Betty A. Hagman
What is a medical doctor?
A medical doctor is a practitioner of the healing arts. She examines patients, analyzes the results of laboratory tests, diagnoses and treats the patient’s medical condition, prescribes drugs, and advises the patient about methods of preventive health care. A medical doctor differs from a pure scientist in that medicine is a marriage of the biological sciences and the humanities. An M.D. must apply her scientific knowledge in the context of patient care.
What makes a good medical doctor?
A doctor is broadly trained in the sciences and the scientific method. A good M.D. must have an interest in and an understanding of how the human body functions. She should have a desire to work with people as well; compassion and honesty are as important as inquisitiveness and scientific aptitude. As in all fields, common sense, too, is helpful. The good doctor listens to the patient and is aware of the patient’s feeling about the medical problem, not just the problem itself. She must be able to recognize what are the most important questions to ask a patient and what are the best tests to perform to arrive at a diagnosis.
What is life as a medical doctor like?
Life as a medical doctor can vary depending on your field of practice. A general practitioner, internist, pediatrician, or obstetrician-gynecologist provides primary care of patients. Specialists such as ophthalmologists (eye physicians and surgeons), otorhinolaryngologists (ear, nose, and throat doctors), orthopedists (bone doctors), endocrinologists (gland and hormone specialists), and dermatologists (skin doctors) diagnose and treat problems specifically related to their areas of specialization.
Depending on the specialty, you may have regular office hours or you may receive emergency phone calls in the middle of the night. As a doctor, you can have an individual practice or a group practice, or you can do all your medical work at a hospital. Some M.D.s are totally involved in patient care, others in teaching at a medical school. Many combine the two and spend part of their time teaching medical students, interns, and residents.
Another important function of an M.D. is to serve on various panels with colleagues and other members of the medical profession and on committees such as the medical malpractice panel of the state medical society or on hospital committees, such as patient care or cost containment. A large part of your time must be spent in continuing education to maintain your license as an M.D. as well as certification in your area of specialization. The field of medicine changes so rapidly that you must keep up with the current state of the art in order to provide up-to-date care for your patients.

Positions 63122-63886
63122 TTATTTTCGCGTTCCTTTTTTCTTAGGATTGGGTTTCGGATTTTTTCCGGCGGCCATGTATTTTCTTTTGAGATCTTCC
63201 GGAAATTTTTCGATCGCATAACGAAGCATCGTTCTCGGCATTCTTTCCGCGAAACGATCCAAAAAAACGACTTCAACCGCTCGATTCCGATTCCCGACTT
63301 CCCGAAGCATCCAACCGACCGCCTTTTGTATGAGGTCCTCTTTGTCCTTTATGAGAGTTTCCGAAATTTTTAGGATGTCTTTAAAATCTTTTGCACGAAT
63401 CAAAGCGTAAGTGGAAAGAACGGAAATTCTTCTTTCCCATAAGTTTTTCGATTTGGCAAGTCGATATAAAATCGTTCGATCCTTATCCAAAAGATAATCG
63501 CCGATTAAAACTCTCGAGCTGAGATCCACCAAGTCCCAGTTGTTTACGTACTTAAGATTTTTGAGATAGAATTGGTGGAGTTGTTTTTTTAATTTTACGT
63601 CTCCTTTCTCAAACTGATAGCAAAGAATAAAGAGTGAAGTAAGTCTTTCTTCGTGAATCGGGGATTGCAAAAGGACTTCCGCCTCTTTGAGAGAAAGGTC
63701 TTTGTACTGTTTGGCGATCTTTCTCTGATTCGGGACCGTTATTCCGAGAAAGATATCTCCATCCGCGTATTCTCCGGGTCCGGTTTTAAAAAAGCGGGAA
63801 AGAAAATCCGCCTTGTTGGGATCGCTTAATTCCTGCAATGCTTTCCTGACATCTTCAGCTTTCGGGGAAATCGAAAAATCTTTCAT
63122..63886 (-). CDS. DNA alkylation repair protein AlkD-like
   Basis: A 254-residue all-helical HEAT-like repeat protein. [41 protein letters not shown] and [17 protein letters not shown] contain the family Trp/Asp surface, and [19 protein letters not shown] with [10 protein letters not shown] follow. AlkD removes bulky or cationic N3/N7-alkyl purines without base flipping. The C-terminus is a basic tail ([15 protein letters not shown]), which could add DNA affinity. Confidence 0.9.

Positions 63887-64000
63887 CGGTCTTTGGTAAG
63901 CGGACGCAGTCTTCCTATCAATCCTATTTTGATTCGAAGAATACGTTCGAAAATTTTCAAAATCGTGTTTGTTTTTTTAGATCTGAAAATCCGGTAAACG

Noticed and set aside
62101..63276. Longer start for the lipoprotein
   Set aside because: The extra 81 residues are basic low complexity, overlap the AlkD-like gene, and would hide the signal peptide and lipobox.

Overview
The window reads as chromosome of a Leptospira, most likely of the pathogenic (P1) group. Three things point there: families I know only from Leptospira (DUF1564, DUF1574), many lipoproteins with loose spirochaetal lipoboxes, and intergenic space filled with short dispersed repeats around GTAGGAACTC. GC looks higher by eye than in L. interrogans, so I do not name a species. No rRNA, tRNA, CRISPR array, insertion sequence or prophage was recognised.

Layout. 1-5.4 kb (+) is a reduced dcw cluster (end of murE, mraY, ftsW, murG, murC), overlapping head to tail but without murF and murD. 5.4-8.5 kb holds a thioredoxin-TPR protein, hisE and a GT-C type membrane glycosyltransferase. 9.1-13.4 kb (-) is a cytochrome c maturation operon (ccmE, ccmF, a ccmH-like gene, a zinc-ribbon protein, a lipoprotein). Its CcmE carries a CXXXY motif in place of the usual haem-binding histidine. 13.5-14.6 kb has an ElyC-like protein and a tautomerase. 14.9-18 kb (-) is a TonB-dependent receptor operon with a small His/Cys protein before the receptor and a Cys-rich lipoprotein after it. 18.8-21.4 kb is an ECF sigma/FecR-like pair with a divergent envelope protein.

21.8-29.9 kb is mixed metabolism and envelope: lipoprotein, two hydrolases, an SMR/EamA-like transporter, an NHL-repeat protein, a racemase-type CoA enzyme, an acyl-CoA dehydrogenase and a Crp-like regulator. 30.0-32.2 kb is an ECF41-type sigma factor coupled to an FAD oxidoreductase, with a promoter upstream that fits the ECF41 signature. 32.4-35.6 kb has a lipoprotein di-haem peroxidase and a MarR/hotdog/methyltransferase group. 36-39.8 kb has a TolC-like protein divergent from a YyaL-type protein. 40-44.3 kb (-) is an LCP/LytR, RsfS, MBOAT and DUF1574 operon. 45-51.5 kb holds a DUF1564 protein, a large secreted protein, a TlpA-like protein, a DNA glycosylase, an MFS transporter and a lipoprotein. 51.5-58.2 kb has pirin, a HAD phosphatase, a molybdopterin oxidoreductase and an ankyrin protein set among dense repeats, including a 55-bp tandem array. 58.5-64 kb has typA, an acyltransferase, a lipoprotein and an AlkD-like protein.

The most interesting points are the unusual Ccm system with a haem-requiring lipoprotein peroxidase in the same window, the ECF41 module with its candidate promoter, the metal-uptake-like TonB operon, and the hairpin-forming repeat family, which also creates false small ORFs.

The advantages of a career in medicine can include the satisfaction in the development of a trusting and lasting relationship with a patient. A doctor is often involved in life-and-death type responsibilities; coping with the severe illness or death of a young child can be very wearing.
How do I become a medical doctor?
To become a medical doctor, you need a college education and graduation from a school of medicine. Medical school generally takes an additional four years beyond college. Specialization takes further training. In ophthalmology, for example, residency takes three additional years of training and, until recently, a year of internship prior to the residency. Other specialties, such as surgery, can require six years or more.
All doctors must be licensed by their respective state boards of medical examiners. Nevertheless, in most states renewal of licenses is a mere formality. New Mexico and several other states, however, make renewal of the license to practice medicine contingent upon completion of a prescribed amount of accredited postgraduate study in medicine.
You must take many science courses, particularly in the biological sciences, in both high school and college. Nevertheless, there are qualities besides scientific knowledge that make a good doctor. You can run the risk of becoming so intent on making good grades in the sciences that other areas are neglected. Be realistic and understand that competition for entry into medical school is stiff. A broad education in high school is advisable before you must begin to concentrate on the required courses in college. High school courses should include English, mathematics, biology, and chemistry. Since requirements differ from school to school, determine the various college courses necessary for admission to different medical schools.
What/where are the jobs?
More doctors are needed in the area of family practice or general practice, i.e., the area of “primary care.” Openings in the specialties, in general, are less common. Small towns are more in need of doctors than large cities; the South and Midwest are more in need than the east and west coasts. Salaries are extremely variable depending on location, type of practice, and type of specialty.